Tag Archives: classical guitar

5 Friday Faves – Classical Guitar Sweetness, Words Matter, Leading Teams, Long-lost Relatives, and Shared Sacrifice

Happy Weekend!

I don’t know about you, but this pandemic has me way more distracted than I want to be. It’s a good thing to be informed and to abide by the recommended safe practices. The struggle for me is the bent toward being glued to the news updates. Becoming a content expert on the Novel Coronavirus (COVID-19) as a private citizen will not make a difference in the larger…global…sense of this problem.

For the moment, let’s be champions of safe practices and in tune to our communities, especially the most at-risk, vulnerable. We can still reach out, in creative ways, still maintaining social distancing for now.

How thankful we all are for the medical/nursing professionals, first responders, scientists, and policy-makers out there helping us get through this! Also the lab workers, waste management folks, truckers, grocery and other food providers, farmers, etc. etc.

Two weeks…let’s pray these two weeks can make a difference (in all our countries) in the morbidity/mortality of this strange and sobering disease.

Love in the Time of Coronavirus – A Guide to Christian Leaders – Andy Crouch [the author will update as our situation in the US changes]

1) Classical Guitar Sweetness –This week Nathan Mills arranged and performed the exquisite Pure Imagination. This is one of the lovely songs composed by  Leslie Bricusse and Anthony Newley for the 1971 film Willy Wonka and the Chocolate Factory. Listen to Nathan’s sweetly nostalgic arrangement here.

Photo Credit: YouTube

2) Words matter. – Our nation has been divided along political and ideological lines for some time now. With the growing and deadly problem of the Coronavirus in our country, we are being compelled to come together to turn around the devastation of this disease. In just over five weeks, we in the US have gone from a handful of cases to over 25,000. The political race for the next US Presidency has gone almost quiet, as everyone with any power does what they can for the sake of all Americans.

For our politicians to be willing to cooperate across the aisle and to speak the truth to each other and all of us, it sends a huge message of hope. Maybe we can come together as a nation again one day.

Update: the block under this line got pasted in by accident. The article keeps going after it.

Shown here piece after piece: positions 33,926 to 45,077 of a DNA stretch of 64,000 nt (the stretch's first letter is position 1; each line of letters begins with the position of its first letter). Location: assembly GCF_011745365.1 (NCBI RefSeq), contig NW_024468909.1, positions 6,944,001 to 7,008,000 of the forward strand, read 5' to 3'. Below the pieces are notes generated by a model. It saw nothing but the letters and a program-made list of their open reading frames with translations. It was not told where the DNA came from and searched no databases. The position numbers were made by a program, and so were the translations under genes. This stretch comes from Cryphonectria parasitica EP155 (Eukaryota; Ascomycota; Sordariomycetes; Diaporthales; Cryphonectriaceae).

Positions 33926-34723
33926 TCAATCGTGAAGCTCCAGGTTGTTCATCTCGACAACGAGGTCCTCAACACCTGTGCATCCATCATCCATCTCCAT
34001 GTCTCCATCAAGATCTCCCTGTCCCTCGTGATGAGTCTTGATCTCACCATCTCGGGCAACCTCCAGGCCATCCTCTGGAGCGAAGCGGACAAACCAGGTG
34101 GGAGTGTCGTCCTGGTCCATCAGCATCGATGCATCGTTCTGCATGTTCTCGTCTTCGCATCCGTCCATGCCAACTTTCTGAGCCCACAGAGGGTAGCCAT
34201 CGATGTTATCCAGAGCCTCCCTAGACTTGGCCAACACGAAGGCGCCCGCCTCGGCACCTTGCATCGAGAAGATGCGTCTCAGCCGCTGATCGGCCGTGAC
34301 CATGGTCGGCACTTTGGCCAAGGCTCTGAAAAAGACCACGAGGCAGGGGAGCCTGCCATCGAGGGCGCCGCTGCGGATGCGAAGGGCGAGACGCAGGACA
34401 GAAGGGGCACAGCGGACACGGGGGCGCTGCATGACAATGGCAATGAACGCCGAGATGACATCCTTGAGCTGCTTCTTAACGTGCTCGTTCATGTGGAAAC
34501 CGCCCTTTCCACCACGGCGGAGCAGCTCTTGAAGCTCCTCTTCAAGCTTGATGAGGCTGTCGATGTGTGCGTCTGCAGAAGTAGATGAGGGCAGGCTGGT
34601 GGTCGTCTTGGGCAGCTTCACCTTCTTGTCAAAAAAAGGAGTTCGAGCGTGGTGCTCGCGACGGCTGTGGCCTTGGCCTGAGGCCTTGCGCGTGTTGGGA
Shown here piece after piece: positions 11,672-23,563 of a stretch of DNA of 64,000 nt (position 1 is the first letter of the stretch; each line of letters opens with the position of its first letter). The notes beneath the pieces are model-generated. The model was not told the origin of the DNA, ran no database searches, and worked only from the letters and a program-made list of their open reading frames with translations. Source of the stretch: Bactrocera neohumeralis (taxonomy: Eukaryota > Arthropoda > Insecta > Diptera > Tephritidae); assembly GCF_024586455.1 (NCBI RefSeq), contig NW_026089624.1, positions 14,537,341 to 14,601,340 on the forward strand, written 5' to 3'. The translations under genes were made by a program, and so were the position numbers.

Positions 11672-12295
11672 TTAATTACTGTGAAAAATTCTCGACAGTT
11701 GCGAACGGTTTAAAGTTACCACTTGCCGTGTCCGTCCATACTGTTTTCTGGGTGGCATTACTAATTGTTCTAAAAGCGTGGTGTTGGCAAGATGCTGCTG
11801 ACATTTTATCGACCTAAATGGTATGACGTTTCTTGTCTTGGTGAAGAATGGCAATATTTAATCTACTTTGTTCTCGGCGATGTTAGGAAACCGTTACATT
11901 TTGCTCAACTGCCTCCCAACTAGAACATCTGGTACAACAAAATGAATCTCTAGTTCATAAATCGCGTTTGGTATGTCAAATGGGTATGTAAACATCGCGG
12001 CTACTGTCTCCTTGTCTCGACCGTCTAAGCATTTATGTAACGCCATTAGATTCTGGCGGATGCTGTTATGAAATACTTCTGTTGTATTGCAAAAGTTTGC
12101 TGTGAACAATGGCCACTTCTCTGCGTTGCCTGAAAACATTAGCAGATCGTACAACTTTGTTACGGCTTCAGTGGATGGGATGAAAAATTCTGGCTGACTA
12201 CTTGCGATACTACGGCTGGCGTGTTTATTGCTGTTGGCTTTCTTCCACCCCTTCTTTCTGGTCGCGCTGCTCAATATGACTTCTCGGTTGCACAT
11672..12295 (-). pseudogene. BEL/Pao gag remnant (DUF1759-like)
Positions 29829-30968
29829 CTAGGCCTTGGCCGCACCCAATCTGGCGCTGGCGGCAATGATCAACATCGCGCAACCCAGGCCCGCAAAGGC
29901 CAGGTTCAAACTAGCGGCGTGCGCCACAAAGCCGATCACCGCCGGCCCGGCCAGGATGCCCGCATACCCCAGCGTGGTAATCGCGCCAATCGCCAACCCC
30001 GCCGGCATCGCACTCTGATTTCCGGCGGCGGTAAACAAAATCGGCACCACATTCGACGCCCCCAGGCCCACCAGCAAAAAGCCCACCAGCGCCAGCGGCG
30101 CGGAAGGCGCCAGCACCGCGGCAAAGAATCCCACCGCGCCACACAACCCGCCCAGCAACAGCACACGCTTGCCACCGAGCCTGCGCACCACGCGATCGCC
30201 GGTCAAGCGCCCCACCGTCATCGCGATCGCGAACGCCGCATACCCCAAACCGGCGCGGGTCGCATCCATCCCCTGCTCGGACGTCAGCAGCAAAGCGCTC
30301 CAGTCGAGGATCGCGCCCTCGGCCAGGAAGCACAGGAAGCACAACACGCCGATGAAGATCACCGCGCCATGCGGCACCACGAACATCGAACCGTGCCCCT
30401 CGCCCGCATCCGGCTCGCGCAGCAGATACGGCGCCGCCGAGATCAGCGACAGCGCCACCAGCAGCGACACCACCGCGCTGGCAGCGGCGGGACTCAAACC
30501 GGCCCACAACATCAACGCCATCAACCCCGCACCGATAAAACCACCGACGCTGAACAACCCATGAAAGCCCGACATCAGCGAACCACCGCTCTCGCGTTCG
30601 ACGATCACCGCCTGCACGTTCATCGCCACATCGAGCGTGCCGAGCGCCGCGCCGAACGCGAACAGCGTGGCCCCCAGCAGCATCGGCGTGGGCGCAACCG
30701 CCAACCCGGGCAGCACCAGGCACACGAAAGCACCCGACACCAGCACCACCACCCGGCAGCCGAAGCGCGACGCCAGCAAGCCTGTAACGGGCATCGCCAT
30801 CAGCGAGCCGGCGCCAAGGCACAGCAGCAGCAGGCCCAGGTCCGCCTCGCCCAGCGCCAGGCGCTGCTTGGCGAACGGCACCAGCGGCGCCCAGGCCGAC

I wrote earlier this week about what we could learn from Mr. Rogers. The quote below is his…and serves us well today. If forgiveness didn’t take root in your young lives, it isn’t too late.

“Forgiveness is a strange thing. It can sometimes be easier to forgive our enemies than our friends. It can be hardest of all to forgive people we love. Like all of life’s important coping skills, the ability to forgive and the capacity to let go of resentments most likely take root very early in our lives.”Fred Rogers

45 Quotes From Mr. Rogers That We All Need Today – Geoffrey James

3) Leading Teams – Patrick Lencioni in the business world and Carey Nieuwhof in the church world are two of my favorite thought leaders. Below you will find two recent posts by them. Lencioni talks about the ideal team player in a new TEDx talk. I read his book of the same name and was enthralled by his talk on the three attributes of that team member – humble, hungry and smart. He also points out what you have to deal with when a teammate doesn’t have all three. The TEDx talk is a fast and fascinating rendering of his book.

Then Carey Nieuwhof takes on our current situation of teams working remotely. With so many of us practicing social distancing (a new phrase thanks to the Coronavirus), leading a “digital team” can be complicated. Nieuwhof gives wise counsel in his quick read below. Personalizing the experience of working from home is key.

My Top 7 Rules For Leading A Digital Team

4) Long-lost Relatives – Have you ever gone looking for relatives you’ve lost touch with? I’ve certainly done that with friends, and thanks to Facebook, long-ago relationships were happily rekindled.